Fig. 11 shows the network of the MSM built on the target set $ M ( 8 ) $. Notably, the folded state lies in between the helical region, which is entropically favored, and the beta-curl region, which is energetically favored. Except very rare direct connections between the helical and beta-curl regions, most of the transitions between the helix and beta-curl basins occur via the folded state. Thus, as was remarked elsewhere,^{43} the folded state is not only the region of the configurational space where energy and entropy compensate each other but it also plays the role of a dynamical hub in the network. This observation is confirmed by the high number of times the target milestone associated with the folded state is revisited (*N*_{1} = 48 is the highest values observed, see *N*_{α} column in Table I).

The high entropy character of the helical states is also reflected by the high connectivity within the helical region (left side of the network shown in Fig. 11) and the comparable values of *N*_{α} with that of the folded state (*N*_{106} = 42, *N*_{241} = 37, and *N*_{264} = 33 in Table I). On the contrary, the beta-curl states (right side of the network shown in Fig. 11) are less connected (*N*_{164} = 9, *N*_{319} = 19, *N*_{473} = 23, and *N*_{843} = 5). This is consistent with the observation reported in Ref. 42 that these beta-curl states act as kinetic traps.

The probability distributions of FPT from the folded state to the other member of the target set and back are fairly well described by an exponential decay (see Fig. S2 and S3 in the supplementary material^{34}). This indicates that the reduced dynamics of the Beta3s to a MSM built on the target set $ M ( 8 ) $ is approximatively Markovian. Interestingly, the emerging picture from the network representation in Fig. 11 is qualitatively consistent with the simplified kinetic network representation proposed in Ref. 41.

The committor probability *q*_{α}(*i*) calculated for the target set $ M ( 8 ) $ allows one to project the configurational space onto a simplex. Three aggregated committor probabilities are defined as *q*_{fold} = *q*_{1} for the folded state, *q*_{helix} = *q*_{106} + *q*_{241} + *q*_{264} for the helix state, and *q*_{trap} = *q*_{164} + *q*_{319} + *q*_{473} + *q*_{843} for the beta-curl state (see Table I for the state indexes). By definition of committor probability one has *q*_{fold} + *q*_{helix} + *q*_{trap} = 1. Fig. 12 shows the simplex representation of the aggregated committor probabilities in a triangular plot. Fig. 12(a) shows the time series of the committor probabilities *q*_{fold}(*i*_{∗}(*t*)), *q*_{helix}(*i*_{∗}(*t*)), *q*_{trap}(*i*_{∗}(*t*)) projected onto a triangular plot. Interestingly, the conformers are clustered around the three vertexes of the triangular plot. The blue lines represent direct transitions between conformer and only 4 direct transitions link the helix channel to the trap channel. Fig. 12(b) shows a triangular scatter plot of the committor probabilities with the points colored according to their TSE index *σ*(*i*) defined in (18). Red points correspond to milestones belonging to transition state ensembles. For instance, the channel connecting the helix to the fold basin is composed by milestones *S _{i}* such that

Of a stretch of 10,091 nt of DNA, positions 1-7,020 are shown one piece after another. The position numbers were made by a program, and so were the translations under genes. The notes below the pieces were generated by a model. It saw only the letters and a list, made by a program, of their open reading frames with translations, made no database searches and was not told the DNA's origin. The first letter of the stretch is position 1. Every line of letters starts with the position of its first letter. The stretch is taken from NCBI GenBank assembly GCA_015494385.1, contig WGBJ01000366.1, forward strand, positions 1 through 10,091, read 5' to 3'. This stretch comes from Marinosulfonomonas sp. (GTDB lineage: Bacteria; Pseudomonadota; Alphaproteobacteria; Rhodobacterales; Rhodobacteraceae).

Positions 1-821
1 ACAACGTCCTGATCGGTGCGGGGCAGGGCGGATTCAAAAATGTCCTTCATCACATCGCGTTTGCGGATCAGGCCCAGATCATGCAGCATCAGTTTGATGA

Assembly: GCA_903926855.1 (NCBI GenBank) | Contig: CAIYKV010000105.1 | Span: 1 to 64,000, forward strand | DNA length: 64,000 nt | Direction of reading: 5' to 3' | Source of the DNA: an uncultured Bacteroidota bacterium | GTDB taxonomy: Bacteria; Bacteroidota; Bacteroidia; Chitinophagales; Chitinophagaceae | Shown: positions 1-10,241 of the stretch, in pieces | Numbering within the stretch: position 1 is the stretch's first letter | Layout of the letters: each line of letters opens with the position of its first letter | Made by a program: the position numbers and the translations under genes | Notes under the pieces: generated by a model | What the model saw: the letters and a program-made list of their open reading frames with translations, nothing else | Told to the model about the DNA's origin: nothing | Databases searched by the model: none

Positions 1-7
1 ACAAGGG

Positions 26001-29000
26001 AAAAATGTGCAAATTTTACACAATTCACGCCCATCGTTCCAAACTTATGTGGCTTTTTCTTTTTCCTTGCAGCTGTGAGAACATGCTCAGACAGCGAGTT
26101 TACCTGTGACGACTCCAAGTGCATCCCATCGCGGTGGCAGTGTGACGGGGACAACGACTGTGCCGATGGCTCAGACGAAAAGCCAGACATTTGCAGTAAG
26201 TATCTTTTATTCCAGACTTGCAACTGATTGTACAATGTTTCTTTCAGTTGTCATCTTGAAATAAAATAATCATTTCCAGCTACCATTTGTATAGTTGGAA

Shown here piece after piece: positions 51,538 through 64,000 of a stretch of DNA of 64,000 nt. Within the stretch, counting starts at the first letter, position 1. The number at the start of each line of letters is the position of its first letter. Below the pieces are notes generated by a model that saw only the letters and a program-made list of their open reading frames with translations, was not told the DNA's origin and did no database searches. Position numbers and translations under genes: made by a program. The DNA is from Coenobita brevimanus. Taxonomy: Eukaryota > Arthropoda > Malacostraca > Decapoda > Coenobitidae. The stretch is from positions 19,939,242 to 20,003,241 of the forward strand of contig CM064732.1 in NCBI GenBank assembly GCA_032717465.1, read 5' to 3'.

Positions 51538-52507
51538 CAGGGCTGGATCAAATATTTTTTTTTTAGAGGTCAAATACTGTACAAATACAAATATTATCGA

*q*

_{fold}≈

*q*

_{helix}≈ 0.5. Similarly, along the channel Trap↔ Fold one has milestones

*S*with

_{i}*q*

_{fold}≈

*q*

_{trap}≈ 0.5. The simplex representation in Fig. 12 corroborates the observation that the folded state acts as a kinetic hub,